Parents often bring their children in for an evaluation with podiatrists because of the way they walk. They commonly refer to their children as "pigeon toed". Pediatricians are usually the first to hear of this concern and will recommend the patient for a podiatry evaluation.
In-toe gait refers to the turning in of the feet while standing and walking. Most times it is not painful and parents are concerned with the structure or their child falling during activity because of the malalignment.
When it comes to evaluating in-toe gait, podiatrists will do a thorough examination in the office both walking and off weightbearing to see where the deformity is coming from. In-toe gait could come from the twisting of the thigh bone or femur, the leg bone or tibia or the long bones in the foot called the metatarsals.
Twisting of the femoral bone is called femoral anteversion and it can lead to the knees causing a "knock knee appearance" along with the feet looking in-toe. This is mostly due to tight hip ligaments which can be addressed with a lot of stretching and physical therapy. Rotation of the leg bone or tibia is known as internal tibial torsion which can come from developmental formation or the way toddlers sit-specifically in the "W position". Finally, the long bones of the foot can be twisted in reference to the rearfoot known as metatarsus adductus. This is most common in babies/infants especially due to a tight in-utero position. If caught early, stretching and splinting is all that is needed to fix this.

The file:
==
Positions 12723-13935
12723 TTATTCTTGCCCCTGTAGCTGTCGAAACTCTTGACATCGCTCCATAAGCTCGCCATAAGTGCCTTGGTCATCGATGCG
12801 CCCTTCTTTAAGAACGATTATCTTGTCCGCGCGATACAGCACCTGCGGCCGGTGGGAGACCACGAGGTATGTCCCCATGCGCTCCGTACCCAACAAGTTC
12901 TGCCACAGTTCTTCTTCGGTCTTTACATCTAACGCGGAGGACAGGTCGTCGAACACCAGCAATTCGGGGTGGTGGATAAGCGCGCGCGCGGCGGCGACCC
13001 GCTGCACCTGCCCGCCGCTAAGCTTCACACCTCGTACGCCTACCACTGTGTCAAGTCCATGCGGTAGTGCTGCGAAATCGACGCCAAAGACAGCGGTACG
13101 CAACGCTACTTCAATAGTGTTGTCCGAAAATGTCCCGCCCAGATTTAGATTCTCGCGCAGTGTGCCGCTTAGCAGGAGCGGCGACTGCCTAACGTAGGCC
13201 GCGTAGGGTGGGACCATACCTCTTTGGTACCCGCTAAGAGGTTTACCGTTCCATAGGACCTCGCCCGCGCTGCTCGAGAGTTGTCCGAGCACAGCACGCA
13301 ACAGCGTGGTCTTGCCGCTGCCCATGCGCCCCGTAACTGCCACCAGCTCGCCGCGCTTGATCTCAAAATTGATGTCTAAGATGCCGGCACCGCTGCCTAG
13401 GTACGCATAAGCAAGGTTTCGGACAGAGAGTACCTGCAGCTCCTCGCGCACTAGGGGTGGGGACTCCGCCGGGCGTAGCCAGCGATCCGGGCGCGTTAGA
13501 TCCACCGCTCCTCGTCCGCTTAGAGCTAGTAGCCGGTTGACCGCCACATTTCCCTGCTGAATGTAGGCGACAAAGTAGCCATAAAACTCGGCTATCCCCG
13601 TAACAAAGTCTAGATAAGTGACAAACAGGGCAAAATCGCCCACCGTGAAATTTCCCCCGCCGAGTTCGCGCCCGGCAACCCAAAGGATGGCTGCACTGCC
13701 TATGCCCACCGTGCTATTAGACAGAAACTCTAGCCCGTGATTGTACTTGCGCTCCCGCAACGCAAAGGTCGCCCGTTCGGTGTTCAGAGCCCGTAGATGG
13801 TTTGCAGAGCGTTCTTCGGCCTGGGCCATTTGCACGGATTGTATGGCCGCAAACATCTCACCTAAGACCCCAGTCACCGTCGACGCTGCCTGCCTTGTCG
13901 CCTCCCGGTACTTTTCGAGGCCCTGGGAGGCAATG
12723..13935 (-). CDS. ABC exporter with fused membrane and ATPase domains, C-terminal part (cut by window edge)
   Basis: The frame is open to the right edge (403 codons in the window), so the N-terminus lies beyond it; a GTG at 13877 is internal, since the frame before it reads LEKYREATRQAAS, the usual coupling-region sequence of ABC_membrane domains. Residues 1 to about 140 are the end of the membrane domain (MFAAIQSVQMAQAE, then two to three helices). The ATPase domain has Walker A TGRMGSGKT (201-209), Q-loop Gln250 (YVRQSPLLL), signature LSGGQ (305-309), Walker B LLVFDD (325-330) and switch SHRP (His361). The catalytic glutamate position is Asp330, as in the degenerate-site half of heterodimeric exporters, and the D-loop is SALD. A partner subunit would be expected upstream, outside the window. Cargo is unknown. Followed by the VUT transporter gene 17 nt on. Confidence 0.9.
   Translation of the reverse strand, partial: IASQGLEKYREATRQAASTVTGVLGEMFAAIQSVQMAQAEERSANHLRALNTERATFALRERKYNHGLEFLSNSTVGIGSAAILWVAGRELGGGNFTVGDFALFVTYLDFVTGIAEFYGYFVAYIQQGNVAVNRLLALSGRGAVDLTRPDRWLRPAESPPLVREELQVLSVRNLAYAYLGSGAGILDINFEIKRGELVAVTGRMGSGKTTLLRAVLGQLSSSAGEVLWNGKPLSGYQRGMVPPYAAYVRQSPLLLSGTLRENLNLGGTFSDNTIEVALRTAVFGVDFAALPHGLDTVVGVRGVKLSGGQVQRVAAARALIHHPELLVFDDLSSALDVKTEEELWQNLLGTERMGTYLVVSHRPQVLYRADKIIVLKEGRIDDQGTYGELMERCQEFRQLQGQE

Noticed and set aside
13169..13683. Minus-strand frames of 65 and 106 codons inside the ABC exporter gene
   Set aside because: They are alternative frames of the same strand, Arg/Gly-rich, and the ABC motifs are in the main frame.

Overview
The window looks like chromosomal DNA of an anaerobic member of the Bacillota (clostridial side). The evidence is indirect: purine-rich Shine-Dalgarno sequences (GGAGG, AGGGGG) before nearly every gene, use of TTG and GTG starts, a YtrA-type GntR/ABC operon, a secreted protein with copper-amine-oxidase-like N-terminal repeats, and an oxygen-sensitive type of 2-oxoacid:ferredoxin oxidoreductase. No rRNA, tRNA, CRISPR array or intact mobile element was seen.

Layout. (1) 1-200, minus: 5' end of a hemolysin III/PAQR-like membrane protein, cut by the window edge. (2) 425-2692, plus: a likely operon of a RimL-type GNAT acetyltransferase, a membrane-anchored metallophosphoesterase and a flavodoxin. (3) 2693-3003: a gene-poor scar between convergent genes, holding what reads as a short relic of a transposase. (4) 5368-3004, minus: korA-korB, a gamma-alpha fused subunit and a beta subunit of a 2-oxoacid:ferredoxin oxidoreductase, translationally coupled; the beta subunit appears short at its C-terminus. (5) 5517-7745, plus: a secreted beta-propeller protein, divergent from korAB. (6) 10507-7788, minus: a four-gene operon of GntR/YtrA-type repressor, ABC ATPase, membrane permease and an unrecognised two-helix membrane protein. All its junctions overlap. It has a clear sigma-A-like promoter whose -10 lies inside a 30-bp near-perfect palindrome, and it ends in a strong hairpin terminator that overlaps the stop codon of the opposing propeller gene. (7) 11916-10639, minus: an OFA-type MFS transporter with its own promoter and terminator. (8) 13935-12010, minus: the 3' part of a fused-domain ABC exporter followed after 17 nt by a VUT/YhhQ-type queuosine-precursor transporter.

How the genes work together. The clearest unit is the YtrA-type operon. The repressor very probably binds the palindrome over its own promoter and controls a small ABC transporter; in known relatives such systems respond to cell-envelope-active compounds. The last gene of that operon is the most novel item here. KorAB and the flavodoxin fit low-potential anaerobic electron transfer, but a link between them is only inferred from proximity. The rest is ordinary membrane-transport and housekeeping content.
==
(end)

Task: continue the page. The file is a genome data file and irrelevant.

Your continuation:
In-toed gait is a common condition seen in the pediatric population but if it goes untreated, it can be seen in the adult population as well.
If you feel like you notice your child or yourself walking with your feet curled in, come into one of our offices and see our podiatrists for a biomechanical and gait examination. We look forward to helping you!
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